The Migrant Protection Protocols (MPP), often referred to as Remain in Mexico, was a U.S. program that allowed the government to send migrants crossing the southwest border to wait in Mexico while their asylum claims were processed. The Trump administration unveiled MPP in December 2018, implementing it in January 2019. Some 70,000 migrants were sent back to Mexico under the program, and while nearly all were from Spanish-speaking countries, the program expanded in January 2020 to include Brazilian nationals. Migrants from other countries were either deported directly to their home countries or were allowed to stay in the United States while their asylum claims were processed.

Under MPP, large settlements of migrants cropped up in Mexico along the border. Conditions in these camps were squalid and dangerous with migrants vulnerable to criminal groups.

In the first few hours of his presidency, President Joe Biden stopped the policy of sending migrants back to Mexico under MPP and allowed migrants in Mexico to come to the United States to await their asylum hearings. This effectively ended MPP until a Texas district court ruled in August 2021 that the program had to be reinstated as the Biden administration hadn’t properly phased it out.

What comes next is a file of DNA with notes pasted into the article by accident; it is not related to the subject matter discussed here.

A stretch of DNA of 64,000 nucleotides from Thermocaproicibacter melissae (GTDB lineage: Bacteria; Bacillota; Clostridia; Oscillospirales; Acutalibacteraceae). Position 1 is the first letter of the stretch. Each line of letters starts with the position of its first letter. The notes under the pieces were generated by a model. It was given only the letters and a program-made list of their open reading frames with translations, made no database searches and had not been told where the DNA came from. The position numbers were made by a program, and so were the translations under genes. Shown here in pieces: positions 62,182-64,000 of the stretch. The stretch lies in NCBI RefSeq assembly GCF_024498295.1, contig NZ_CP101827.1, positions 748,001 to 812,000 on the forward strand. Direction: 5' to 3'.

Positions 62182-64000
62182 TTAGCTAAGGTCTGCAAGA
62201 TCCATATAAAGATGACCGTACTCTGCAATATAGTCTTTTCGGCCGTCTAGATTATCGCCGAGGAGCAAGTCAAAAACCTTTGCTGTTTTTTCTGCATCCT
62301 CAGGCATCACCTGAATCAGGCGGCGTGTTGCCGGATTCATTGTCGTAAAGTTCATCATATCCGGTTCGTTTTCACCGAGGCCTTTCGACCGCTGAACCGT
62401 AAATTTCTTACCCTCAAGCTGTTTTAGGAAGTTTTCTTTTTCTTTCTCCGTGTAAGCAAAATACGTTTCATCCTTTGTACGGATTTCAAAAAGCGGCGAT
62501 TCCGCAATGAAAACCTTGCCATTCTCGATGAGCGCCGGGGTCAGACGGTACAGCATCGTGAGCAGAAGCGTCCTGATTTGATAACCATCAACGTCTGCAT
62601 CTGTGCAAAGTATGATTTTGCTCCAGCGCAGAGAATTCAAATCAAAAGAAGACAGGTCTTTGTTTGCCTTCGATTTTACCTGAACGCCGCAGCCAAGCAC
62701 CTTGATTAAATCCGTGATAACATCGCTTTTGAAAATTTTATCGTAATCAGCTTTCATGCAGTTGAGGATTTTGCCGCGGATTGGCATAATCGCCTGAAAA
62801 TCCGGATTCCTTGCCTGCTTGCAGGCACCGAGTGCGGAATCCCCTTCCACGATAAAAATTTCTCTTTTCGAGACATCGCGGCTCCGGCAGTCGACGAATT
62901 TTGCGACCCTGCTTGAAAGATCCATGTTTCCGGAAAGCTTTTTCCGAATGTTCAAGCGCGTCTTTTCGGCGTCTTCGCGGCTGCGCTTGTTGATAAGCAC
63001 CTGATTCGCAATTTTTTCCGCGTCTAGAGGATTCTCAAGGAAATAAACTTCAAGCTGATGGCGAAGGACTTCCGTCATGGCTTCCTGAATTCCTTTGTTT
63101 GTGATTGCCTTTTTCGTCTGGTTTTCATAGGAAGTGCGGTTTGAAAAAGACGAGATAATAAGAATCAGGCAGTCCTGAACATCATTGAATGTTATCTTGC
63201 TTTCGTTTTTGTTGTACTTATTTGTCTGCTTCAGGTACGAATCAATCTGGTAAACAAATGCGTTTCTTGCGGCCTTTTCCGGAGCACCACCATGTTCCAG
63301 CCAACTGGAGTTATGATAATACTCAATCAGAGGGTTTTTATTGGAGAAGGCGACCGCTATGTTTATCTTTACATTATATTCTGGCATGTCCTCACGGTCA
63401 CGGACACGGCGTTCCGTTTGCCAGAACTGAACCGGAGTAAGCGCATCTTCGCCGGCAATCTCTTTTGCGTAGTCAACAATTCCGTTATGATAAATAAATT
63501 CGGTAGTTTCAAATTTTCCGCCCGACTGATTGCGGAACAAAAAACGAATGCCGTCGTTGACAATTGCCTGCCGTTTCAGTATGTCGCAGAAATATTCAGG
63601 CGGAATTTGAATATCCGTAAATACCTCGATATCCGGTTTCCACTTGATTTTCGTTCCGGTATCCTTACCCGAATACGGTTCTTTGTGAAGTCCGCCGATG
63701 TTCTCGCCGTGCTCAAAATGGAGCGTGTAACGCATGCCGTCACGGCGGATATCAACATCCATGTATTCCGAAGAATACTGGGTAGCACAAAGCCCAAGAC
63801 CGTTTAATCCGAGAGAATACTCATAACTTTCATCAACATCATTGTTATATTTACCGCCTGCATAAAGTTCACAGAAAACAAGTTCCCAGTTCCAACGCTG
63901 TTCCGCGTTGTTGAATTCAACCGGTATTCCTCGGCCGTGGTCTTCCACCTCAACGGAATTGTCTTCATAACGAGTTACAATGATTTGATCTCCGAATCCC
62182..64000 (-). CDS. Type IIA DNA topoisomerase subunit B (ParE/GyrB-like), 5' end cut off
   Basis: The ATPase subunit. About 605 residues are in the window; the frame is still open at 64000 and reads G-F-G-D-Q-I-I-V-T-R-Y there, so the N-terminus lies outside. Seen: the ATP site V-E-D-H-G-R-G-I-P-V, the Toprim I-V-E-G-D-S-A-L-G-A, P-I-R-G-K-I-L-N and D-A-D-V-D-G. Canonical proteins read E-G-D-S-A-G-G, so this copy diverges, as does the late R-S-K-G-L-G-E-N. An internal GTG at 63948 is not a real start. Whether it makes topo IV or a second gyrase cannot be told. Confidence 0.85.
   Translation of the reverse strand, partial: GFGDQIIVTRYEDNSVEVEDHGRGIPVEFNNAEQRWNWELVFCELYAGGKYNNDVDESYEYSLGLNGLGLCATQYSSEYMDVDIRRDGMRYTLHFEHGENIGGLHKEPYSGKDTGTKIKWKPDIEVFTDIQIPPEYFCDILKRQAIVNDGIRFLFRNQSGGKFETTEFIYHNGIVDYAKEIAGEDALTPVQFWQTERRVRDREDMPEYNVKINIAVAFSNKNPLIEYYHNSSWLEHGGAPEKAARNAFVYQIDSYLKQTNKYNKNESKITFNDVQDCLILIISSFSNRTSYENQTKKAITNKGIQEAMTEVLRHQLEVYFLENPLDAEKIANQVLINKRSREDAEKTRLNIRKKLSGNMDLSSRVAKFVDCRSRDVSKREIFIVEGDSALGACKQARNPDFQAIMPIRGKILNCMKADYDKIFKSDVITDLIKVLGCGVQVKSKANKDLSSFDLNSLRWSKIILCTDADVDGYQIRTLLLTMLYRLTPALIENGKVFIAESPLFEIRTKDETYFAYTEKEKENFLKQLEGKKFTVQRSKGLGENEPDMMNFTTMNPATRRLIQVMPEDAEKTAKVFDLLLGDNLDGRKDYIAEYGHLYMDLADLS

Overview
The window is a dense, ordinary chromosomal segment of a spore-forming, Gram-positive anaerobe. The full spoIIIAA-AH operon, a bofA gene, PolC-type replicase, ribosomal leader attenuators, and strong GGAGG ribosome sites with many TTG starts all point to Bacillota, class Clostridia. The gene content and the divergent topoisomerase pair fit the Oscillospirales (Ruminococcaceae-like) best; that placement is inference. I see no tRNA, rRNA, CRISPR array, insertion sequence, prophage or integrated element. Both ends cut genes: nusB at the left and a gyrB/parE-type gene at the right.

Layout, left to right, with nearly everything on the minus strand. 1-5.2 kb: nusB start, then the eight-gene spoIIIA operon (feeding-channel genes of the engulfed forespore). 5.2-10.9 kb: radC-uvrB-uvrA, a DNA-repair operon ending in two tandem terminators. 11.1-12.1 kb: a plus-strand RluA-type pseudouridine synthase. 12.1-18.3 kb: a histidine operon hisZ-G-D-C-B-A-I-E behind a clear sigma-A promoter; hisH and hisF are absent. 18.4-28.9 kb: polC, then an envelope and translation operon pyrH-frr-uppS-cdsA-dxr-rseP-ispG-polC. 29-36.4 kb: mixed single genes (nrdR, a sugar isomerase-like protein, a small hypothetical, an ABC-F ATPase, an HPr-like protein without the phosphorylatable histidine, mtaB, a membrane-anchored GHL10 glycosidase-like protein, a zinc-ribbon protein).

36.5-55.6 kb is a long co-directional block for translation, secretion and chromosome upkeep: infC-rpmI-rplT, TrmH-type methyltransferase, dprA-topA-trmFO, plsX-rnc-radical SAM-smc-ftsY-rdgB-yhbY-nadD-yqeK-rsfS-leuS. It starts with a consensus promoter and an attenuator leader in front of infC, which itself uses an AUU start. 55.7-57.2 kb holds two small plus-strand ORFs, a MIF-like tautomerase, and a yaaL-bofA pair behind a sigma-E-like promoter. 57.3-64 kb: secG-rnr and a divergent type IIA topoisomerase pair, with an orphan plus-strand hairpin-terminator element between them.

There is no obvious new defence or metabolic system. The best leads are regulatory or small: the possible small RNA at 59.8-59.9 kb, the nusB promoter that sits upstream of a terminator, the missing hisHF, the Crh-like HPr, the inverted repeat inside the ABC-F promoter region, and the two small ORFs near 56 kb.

After complying with the court’s demands, the Department of Homeland Security announced once more in October 2021 that it was winding down the program. During the time MPP was reinstated under Biden, 5,000 migrants were placed in the program. As of publication, MPP officially ended, but some migrants remain in Mexico awaiting their asylum court proceedings.

Temporary Protected Status

This program, known as TPS, grants residence and work visas to U.S.-based foreign nationals who are unable to return to their home country due to natural disasters, armed conflict, or extraordinary conditions that would put their lives in danger. The country-level designations last six, 12, or 18 months and are frequently renewed. Five of the 15 countries currently designated for TPS are in the Americas: El Salvador, Haiti, Honduras, Nicaragua, and Venezuela.